Towards a new era for backscattering spectroscopy
GaAs crystals are helping to provide an order-of-magnitude improvement in energy resolution
The energy resolution of neutron spectrometers using crystal optics is ultimately limited by the quality and the diffraction properties of the crystals used. Fifty years ago, under Heinz Maier-Leibnitz’s guidance, Berthold Alefeld, Manfred Birr and Anton Heidemann built the first neutron backscattering spectrometer using perfect Si 111 crystals at the FRM in Garching. They achieved a record-breaking 0.62 µeV energy resolution in neutron spectroscopy.
Today, in a collaboration financed by Germany’s Federal Ministry of Research, the ILL and the Friedrich-Alexander University (FAU) Erlangen-Nürnberg have taken a major stride towards the construction of a GaAs-based backscattering spectrometer. The result is a drop in energy resolution to several tens of nano-eV, nearly an order of magnitude better than could ever be attained with silicon crystals.
Over the last few years, the team has designed a prototype monochromator and analyser for ILL’s IN16B (see figures), using the (200) Bragg reflection of GaAs 200 instead of the (111) reflection of silicon. In hot commissioning they have demonstrated an unprecedented energy resolution of 78 neV, ten times narrower than the standard Si 111 configuration on IN16B and a factor of 4 smaller than the highest energy resolution ever attained. A series of challenges has had to be overcome to achieve this, as described in their original article published in Review of Scientific Instruments in the beginning of this year and highlighted in the March 2019 issue of Physics Today.
The reason why GaAs 200 crystals can provide higher energy resolutions than Si 111 crystals lies in the structure factor of their reflections. The gallium and arsenic sub-lattices and their respective coherent scattering lengths result by interference in a weak 200 reflection, which translates into larger penetration depth. Thus, a higher number of lattice planes contribute to this constructive interference at the 200 Bragg peak.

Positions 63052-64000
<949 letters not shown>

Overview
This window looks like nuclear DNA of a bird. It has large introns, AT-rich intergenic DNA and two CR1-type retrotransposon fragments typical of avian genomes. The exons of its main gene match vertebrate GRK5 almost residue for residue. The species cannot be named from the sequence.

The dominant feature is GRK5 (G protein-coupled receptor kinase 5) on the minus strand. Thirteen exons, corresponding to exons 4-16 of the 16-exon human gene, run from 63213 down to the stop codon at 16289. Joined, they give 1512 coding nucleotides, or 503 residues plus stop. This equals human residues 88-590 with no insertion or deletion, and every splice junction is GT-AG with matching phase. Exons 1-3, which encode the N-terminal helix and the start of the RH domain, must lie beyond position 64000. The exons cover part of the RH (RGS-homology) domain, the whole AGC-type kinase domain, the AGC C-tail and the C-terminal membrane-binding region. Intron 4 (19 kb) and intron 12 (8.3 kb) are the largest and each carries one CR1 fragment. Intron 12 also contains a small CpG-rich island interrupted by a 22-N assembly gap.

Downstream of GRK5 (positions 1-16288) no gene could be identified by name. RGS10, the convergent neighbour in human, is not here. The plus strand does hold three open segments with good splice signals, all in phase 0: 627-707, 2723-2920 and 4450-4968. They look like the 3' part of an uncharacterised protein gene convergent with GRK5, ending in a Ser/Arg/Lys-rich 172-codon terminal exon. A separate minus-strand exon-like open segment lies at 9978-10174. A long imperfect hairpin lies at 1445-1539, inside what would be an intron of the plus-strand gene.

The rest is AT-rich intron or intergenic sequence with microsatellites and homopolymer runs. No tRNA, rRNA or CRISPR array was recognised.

Insiders have known about this for a long time now, but they were also well aware of the challenge posed by the low expected count rates. As ILL’s Bernhard Frick explains: “The project depended on ILL’s high flux and IN16B’s large analyser area and excellent signal-to-noise ratio, as well as on the instrument’s design, which had included the GaAs option as a possibility from the beginning”. Andreas Magerl of FAU Erlangen adds that “We knew from prior investigations that good-quality GaAs crystals were becoming available, and we have been working closely with the semiconductor industry to obtain GaAs wafers suitable for the project”.
Significant efforts were put into controlling the quality of the crystals before selection. Two instrumental set-ups were designed and built at FAU and the ILL: in Erlangen, hyper-fine 10-6 strains in small crystals, introduced e.g. by mechanical handling, could be spotted using an energy-dispersive X-ray topography station, whilst in Grenoble instrument IN10 was converted into a two-crystal diffractometer with exact backscattering geometry, providing extremely accurate measurements of the lattice parameter of GaAs crystals. Kristijan Kuhlmann carried out his on this project: “We characterised more than a hundred crystals—looking at their structural properties and different types of mounting—to find the best suitable. And our industrial partner, Freiberger Compound Materials, was so impressed by the accuracy of our diffractometer that they asked us to perform additional measurements to characterise a set of reference crystals.”
To achieve the world record the researchers had to ensure that the reflection properties of GaAs 200 dominate the energy resolution. There were also other factors which could downgrade the resolution obtained: the size of the crystals (chosen to be 4 x 4 mm2), their alignment and facetted assembly, the strain on them (e.g. from gluing), their temperature stability and defects. The team even had to compensate for gravity, as neutrons gain or lose energy depending on their position in the 3 meter-high analyser (to the extent of about 100 neV/m). This prompted Markus Appel, the post-doc on the team, to build a temperature-control system based on Peltier elements, to introduce a top-to-bottom thermal gradient compensating for the gravity shift. This provided the stable crystal temperatures required. Markus explained that “If any one of these parameters were neglected, progress would have stalled. We would regularly step back, to identify and improve whatever was then the weakest link in the chain.”
Over the last 5 years the team has built a backscattering spectrometer demonstrator on IN16B. The 78 neV energy resolution they have obtained using GaAs 200 is an order of magnitude better than the standard Si 111 set-up on IN16B. This has convinced them that a full-scale spectrometer could now be built in a straightforward way providing energy resolution in the order of 50 neV to the user community. This heralds a new era for neutron spectroscopy.
ILL instrument: IN16B, a versatile high flux backscattering spectrometer.
Reference: K. Kuhlmann, M. Appel, B. Frick, and A. Magerl, Rev Sci Instrum 90, 015119 (2019); DOI: 10.1021/acs.jpcb.8b11719
Contacts: Markus Appel, Bernhard Frick, Andreas Magerl